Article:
Watch this video of teachers sharing their experience with the NASA Explorer Schools project.
NASA Explorer Schools recognizes teachers for innovative and elevated levels of NES participation. Each year, NES invites teachers to attend an expenses-paid summer research workshop at a NASA center or research facility. Working side by side with NASA scientists and engineers, teachers learn research techniques and identify connections to science, technology, engineering and mathematics topics in the classroom.
To become eligible for recognition, a participant must:
- Do at least one NES lesson with students.
- Use at least one NASA Now classroom video.
- Fully participate in at least one NES professional development session.
- Complete surveys for all completed activities.
- Submit an application describing their level of involvement with NES project activities.
Examples of recognized teachers from the past
Kaci Heins, Arizona: After attending the NES professional development Web seminar on the "Smart Skies" featured lesson, Heins used the lesson with her students. As a part of the lesson, she arranged a field trip to her local airport to see air traffic controllers in action. Heins showed her class nine NASA Now classroom videos during the year, including one on Air Traffic Management. In recognition for her innovative participation, Heins attended the Goldstone Apple Valley Radio Telescope, or GAVRT, training in California. She and other educators learned how to use the 34-meter (110-foot) radio astronomy telescope in their classrooms. In the 2011-2012 school year, her students will be able to use the internet to point the massive dish at targets in deep space, just as scientists do, to collect data and study the planets, galaxies and quasars!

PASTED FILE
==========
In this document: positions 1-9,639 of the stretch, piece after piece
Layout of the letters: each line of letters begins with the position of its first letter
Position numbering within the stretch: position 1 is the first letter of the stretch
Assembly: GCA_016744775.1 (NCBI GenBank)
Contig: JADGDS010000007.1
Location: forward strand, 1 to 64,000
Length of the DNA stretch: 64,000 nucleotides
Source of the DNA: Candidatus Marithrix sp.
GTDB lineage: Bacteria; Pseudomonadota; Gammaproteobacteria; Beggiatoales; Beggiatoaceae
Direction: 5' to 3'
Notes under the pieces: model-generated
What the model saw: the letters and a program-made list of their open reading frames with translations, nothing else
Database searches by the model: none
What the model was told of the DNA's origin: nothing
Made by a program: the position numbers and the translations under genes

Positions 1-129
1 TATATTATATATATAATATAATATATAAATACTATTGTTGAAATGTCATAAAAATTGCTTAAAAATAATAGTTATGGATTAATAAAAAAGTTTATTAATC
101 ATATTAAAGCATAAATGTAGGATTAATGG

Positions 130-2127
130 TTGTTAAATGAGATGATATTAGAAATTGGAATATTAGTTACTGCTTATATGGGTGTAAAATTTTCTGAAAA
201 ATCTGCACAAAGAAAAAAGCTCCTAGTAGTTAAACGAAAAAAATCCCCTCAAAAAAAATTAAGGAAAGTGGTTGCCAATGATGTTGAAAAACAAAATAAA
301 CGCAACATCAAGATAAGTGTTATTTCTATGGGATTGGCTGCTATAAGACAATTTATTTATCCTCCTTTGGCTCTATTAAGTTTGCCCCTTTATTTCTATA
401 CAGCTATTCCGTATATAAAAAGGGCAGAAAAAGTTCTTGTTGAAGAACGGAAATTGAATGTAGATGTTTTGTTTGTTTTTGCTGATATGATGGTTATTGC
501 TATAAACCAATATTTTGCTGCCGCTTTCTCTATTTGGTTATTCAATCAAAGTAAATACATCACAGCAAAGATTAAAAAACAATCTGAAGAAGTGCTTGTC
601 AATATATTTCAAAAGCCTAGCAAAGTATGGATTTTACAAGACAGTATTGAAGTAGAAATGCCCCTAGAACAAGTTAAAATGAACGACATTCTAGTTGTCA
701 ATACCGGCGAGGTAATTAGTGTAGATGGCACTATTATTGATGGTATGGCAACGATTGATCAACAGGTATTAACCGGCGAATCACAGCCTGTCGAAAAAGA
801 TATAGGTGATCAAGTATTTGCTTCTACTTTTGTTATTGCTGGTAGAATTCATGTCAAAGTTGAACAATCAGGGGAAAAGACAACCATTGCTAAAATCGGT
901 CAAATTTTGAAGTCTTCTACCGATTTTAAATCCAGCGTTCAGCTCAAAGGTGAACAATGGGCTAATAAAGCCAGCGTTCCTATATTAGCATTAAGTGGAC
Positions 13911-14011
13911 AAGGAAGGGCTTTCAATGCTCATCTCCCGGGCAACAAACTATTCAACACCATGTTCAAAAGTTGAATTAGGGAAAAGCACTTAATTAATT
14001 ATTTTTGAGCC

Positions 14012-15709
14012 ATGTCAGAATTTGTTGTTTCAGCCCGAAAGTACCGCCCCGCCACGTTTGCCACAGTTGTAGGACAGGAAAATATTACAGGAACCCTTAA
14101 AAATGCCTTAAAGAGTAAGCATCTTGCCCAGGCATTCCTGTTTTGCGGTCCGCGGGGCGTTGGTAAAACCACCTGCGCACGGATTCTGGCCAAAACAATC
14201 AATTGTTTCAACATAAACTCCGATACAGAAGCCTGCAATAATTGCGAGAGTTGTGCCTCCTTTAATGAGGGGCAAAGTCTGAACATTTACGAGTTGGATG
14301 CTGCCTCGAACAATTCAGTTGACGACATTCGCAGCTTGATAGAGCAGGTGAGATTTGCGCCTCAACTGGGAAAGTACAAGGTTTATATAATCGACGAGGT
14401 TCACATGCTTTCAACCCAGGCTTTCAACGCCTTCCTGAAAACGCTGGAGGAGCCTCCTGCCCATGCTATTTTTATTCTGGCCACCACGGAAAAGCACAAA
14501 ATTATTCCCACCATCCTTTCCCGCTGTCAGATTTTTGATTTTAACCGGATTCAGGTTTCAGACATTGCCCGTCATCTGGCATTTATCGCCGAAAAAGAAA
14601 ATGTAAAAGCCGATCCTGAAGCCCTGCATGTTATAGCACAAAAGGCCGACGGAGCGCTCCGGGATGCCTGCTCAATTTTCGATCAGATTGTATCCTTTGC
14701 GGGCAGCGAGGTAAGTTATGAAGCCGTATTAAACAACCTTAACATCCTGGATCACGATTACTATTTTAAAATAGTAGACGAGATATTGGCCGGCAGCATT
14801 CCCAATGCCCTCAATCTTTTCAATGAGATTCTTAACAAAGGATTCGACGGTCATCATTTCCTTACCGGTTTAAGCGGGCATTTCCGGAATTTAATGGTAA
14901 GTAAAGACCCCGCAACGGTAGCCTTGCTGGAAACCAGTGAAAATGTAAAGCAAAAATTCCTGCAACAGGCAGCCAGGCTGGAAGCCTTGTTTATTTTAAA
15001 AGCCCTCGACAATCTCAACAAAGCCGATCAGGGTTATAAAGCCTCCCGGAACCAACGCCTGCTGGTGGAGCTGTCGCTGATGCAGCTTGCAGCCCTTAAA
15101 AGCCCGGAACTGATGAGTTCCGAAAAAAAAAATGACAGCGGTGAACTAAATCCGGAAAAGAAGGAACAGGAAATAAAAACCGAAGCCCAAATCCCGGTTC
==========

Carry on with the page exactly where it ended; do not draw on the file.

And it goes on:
Wendy Dlakic, Montana: A science and technology teacher, Wendy Dlakic joined the NES project and the NASA education community for the first time in the 2010-2011 school year. Dlakic created a "NASA Friday" program where she integrated several NES lessons and videos into the classroom on a weekly basis. When teaching the concepts of forces and motion, she enhanced her curriculum with NES resources, including the "High Power Paper Rockets" lesson and the "Flight Testing and the Global Hawk" NASA Now classroom video. In recognition for her participation, Dlakic was invited to attend the Forces and Motion Teacher Summer Research Workshop at NASA's Glenn Research Center in Cleveland, Ohio. At Glenn, she built microgravity experiments and tested them in a NASA drop tower. In the upcoming school year, her students will have the same opportunity to participate in the WING (What if No Gravity?) competition and design their own experiments to test in the drop tower.
› Find more examples from other NES teachers